UMMS Affiliation

Department of Medicine, Division of Pulmonary, Allergy And Critical Care Medicine; Program in Molecular Medicine

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Amino Acids, Peptides, and Proteins | Bacterial Infections and Mycoses | Bacteriology | Cellular and Molecular Physiology | Hemic and Immune Systems | Immunology of Infectious Disease | Immunopathology | Lipids | Nutritional and Metabolic Diseases | Pathological Conditions, Signs and Symptoms | Tissues


BACKGROUND: Mycobacterium tuberculosis has co-evolved with the human host, adapting to exploit the immune system for persistence and transmission. While immunity to tuberculosis (TB) has been intensively studied in the lung and lymphoid system, little is known about the participation of adipose tissues and non-immune cells in the host-pathogen interaction during this systemic disease.

METHODS: C57BL/6J mice were aerosol infected with M. tuberculosis Erdman and presence of the bacteria and the fitness of the white and brown adipose tissues, liver and skeletal muscle were studied compared to uninfected mice.

FINDINGS: M. tuberculosis infection in mice stimulated immune cell infiltration in visceral, and brown adipose tissue. Despite the absence of detectable bacterial dissemination to fat tissues, adipocytes produced localized pro-inflammatory signals that disrupted adipocyte lipid metabolism, resulting in adipocyte hypertrophy. Paradoxically, this resulted in increased insulin sensitivity and systemic glucose tolerance. Adipose tissue inflammation and enhanced glucose tolerance also developed in obese mice after aerosol M. tuberculosis infection. We found that infection induced adipose tissue Akt signaling, while inhibition of the Akt activator mTORC2 in adipocytes reversed TB-associated adipose tissue inflammation and cell hypertrophy.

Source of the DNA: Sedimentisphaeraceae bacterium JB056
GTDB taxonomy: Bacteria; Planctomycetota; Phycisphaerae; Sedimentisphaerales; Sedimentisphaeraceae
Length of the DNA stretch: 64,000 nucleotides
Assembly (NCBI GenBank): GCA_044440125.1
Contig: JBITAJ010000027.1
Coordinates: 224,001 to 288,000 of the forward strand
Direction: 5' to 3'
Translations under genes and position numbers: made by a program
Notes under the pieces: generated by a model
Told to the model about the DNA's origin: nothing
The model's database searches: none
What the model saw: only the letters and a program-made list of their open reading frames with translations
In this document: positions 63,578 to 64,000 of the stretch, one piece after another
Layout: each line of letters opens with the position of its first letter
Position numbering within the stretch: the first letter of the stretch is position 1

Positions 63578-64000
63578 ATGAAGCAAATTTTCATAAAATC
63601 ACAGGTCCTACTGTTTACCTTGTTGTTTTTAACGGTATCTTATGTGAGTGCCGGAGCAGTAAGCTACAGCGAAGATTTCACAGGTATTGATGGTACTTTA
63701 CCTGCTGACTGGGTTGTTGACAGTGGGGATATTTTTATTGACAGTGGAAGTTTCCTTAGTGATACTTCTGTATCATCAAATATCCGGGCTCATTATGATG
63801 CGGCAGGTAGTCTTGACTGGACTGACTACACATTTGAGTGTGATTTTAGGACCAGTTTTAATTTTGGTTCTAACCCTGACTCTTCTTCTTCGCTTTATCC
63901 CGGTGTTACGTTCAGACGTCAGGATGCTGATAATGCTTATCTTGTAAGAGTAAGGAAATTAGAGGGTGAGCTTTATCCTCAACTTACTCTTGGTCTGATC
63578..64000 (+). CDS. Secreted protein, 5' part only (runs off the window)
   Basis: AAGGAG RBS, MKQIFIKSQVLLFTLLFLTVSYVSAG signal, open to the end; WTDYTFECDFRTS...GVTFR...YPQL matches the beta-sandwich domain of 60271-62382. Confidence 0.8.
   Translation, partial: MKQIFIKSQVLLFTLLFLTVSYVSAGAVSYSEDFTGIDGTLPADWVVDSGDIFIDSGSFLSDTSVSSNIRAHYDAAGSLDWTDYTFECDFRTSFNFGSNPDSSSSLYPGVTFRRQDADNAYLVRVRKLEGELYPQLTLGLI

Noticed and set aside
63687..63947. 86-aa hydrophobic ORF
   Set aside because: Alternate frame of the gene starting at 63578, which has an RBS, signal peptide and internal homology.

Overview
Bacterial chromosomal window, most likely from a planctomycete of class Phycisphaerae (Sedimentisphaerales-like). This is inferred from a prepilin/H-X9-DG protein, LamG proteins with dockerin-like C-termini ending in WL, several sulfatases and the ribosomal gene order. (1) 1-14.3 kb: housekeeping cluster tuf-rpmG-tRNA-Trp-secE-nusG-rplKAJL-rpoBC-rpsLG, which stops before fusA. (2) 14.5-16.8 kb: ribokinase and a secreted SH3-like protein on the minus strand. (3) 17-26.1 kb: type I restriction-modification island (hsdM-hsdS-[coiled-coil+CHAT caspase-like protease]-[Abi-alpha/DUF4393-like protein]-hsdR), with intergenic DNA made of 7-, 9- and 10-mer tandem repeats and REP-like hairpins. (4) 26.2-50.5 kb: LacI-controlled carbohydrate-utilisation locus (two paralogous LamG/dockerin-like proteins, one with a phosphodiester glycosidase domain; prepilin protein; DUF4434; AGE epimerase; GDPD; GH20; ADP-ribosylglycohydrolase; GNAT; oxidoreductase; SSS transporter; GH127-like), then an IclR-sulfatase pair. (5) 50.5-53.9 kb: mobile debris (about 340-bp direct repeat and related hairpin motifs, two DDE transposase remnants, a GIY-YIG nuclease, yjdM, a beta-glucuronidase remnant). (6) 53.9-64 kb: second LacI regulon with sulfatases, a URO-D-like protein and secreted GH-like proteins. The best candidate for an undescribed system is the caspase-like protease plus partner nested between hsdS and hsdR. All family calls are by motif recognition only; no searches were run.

INTERPRETATION: Our study reveals a systemic response to aerosol M. tuberculosis infection that regulates adipose tissue lipid homeostasis through mTORC2/Akt signaling in adipocytes. Adipose tissue inflammation in TB is not simply a passive infiltration with leukocytes but requires the mechanistic participation of adipocyte signals.


Adipose tissue, Akt, Inflammation, Insulin resistance, Tuberculosis, mTORC2

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© 2019 The Authors. Published by Elsevier B.V. This is an open access article under the CC BY-NC-ND license (

DOI of Published Version



EBioMedicine. 2019 Jul;45:314-327. doi: 10.1016/j.ebiom.2019.06.052. Epub 2019 Jul 4. Link to article on publisher's site

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Creative Commons License

Creative Commons Attribution-Noncommercial-No Derivative Works 4.0 License
This work is licensed under a Creative Commons Attribution-Noncommercial-No Derivative Works 4.0 License.